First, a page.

Hendley Properties is looking to spruce up another area of downtown Statesboro and thanks to a unanimous vote on Tuesday night by the City Council, the project will soon be in the works.
Hendley Properties is renovating a single-family home at 453 South College Street. That property, zoned single-family, needed to be converted to high density so that the property company can erect five one-bedroom cottages behind the single family structure. Additionally, a variance needed to be granted to permit the owner a variance on the ordinance that prohibits homes smaller than the minimum dwelling size.
Initially, staff recommendations from the variance process took concern to the setback variance, however, a representative from Hendley Properties, Brian Davis, stated that the setback distance was merely an effort to try to preserve the decades old oak trees on the property.
Davis said the single-family home has been undergoing a home makeover and the four bedroom, three bathroom home will soon have central air for the first time in addition to some cosmetic upgrades. The single family home and the cottages will be targeted for young professionals and professors, something Davis said will help ease the concerns of neighbors worried about traffic volume. “The people that we’re looking to bring in should be on the more responsible end of rental housing because it’s not aimed at student housing.”
Two neighbors, Jason McCoy and Rick Kirley, both addressed the council about the property. Both noted that they support Hendley Properties project plan and are glad to see the area continue to be developed, but they would like to the city to do something about the speeders and the people who run the stop sign at the intersection of College and Kennedy. McCoy says he has witnessed at least three accidents in the area. The Statesboro Police Department has been responsive, McCoy stated, but an officer cannot be present at the intersection 24/7.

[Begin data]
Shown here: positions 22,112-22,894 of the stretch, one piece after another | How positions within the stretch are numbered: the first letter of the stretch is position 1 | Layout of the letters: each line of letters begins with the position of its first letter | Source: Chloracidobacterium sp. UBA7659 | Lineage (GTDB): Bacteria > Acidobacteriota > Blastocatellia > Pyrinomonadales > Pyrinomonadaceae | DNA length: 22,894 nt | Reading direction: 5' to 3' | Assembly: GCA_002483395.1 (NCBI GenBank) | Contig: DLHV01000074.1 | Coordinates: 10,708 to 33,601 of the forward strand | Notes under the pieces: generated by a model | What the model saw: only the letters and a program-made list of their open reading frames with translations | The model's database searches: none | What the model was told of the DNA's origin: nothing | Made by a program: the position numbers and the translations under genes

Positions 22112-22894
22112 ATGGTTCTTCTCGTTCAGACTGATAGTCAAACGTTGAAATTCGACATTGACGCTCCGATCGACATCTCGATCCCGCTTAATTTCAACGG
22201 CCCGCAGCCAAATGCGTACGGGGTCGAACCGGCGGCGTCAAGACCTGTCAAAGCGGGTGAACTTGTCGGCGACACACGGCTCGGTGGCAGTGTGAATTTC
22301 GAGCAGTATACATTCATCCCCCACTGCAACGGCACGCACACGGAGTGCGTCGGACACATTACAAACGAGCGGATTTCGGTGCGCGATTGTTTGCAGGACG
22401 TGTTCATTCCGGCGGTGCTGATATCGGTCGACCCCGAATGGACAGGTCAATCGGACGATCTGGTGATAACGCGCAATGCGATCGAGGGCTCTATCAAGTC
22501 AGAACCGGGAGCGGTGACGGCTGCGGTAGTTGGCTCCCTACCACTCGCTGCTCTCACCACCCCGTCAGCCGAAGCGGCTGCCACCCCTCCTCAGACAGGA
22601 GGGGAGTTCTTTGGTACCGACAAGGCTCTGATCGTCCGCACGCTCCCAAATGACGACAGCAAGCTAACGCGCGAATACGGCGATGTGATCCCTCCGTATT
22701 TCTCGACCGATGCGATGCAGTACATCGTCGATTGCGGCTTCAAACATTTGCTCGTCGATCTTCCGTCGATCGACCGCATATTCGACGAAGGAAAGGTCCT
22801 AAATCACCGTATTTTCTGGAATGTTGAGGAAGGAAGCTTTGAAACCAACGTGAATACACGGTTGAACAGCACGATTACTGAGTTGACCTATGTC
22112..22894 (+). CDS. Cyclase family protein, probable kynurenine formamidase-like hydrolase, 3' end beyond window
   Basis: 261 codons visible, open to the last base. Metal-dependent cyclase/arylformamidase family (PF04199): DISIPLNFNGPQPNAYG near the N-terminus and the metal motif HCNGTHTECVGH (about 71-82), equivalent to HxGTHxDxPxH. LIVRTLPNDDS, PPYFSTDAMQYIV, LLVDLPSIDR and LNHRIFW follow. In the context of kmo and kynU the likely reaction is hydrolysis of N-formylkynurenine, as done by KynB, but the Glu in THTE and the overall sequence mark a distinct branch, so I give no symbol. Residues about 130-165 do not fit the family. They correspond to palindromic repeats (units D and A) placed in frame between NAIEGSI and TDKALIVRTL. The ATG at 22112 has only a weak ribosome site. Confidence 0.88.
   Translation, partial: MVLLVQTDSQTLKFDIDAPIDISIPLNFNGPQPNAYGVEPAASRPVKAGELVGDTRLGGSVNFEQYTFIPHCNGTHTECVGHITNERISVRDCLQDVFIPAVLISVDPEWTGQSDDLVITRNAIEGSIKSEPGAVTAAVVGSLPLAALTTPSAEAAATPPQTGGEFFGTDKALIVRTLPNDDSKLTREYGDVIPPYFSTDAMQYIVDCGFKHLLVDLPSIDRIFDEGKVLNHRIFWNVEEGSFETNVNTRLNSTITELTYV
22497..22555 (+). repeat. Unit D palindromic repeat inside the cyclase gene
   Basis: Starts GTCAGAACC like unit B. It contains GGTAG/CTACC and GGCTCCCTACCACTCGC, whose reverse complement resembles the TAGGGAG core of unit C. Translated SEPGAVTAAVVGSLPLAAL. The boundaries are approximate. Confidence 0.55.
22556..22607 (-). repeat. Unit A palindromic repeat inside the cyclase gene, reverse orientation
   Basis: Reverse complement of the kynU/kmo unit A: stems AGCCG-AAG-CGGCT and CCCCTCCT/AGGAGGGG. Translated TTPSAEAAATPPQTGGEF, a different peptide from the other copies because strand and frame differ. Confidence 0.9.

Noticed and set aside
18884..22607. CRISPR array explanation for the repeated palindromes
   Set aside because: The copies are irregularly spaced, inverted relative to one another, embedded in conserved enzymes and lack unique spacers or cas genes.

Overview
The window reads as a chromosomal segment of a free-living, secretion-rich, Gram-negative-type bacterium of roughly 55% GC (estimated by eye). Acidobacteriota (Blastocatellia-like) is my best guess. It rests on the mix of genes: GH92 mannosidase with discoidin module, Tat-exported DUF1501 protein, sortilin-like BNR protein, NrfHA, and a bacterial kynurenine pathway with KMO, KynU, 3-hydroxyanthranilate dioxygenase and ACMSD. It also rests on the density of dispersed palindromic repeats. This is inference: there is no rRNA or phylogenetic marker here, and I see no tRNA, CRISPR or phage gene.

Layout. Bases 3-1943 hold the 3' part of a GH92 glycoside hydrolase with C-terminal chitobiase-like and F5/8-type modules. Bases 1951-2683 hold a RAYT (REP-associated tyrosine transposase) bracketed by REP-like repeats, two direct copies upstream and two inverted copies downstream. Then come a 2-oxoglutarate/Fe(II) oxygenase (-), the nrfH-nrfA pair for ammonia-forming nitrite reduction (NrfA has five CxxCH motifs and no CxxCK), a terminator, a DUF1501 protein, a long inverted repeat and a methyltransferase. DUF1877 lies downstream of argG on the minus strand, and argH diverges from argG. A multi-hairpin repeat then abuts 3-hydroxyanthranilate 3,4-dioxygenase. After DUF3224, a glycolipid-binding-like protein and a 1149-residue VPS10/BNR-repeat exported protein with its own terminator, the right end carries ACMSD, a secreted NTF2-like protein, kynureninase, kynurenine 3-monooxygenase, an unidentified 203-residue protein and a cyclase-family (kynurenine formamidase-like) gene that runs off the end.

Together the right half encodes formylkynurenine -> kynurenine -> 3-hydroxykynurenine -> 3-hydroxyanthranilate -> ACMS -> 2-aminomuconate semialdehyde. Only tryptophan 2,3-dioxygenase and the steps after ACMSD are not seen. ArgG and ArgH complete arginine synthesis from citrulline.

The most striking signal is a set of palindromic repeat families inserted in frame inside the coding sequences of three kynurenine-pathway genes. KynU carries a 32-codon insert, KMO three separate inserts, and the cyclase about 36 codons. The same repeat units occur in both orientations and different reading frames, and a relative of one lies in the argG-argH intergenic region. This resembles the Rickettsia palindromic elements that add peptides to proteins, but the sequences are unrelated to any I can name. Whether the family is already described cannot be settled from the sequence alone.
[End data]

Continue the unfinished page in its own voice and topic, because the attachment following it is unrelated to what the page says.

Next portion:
City engineers, deputy city manager Robert Cheshire, and Mayor Jan Moore all assured the homeowners the city would look into a proactive approach to remedy the intersection.
Councilman Jeff Yawn asked if the property owner was considering any vegetation to block the view for the neighbors and Davis states that Hendley Properties was willing to concede to natural vegetation and a fence, if necessary.
As for the variance on the minimum dwelling size for the cottages, Councilman Phil Boyum voiced his concerns about ‘spot zoning,’ which is placing of a small area of land in a different zone from that of neighboring property. Mayor Moore noted that a property one block down was zoned multi-family.
Davis noted that a neighbor already had an apartment in the backyard which is rented out monthly.
Boyum stated that he had no issue with the project, but was concerned about the precedent that will be set.
Ultimately, the council voted unanimously to approve both the variance for the single-family home and the minimum dwelling exemption request.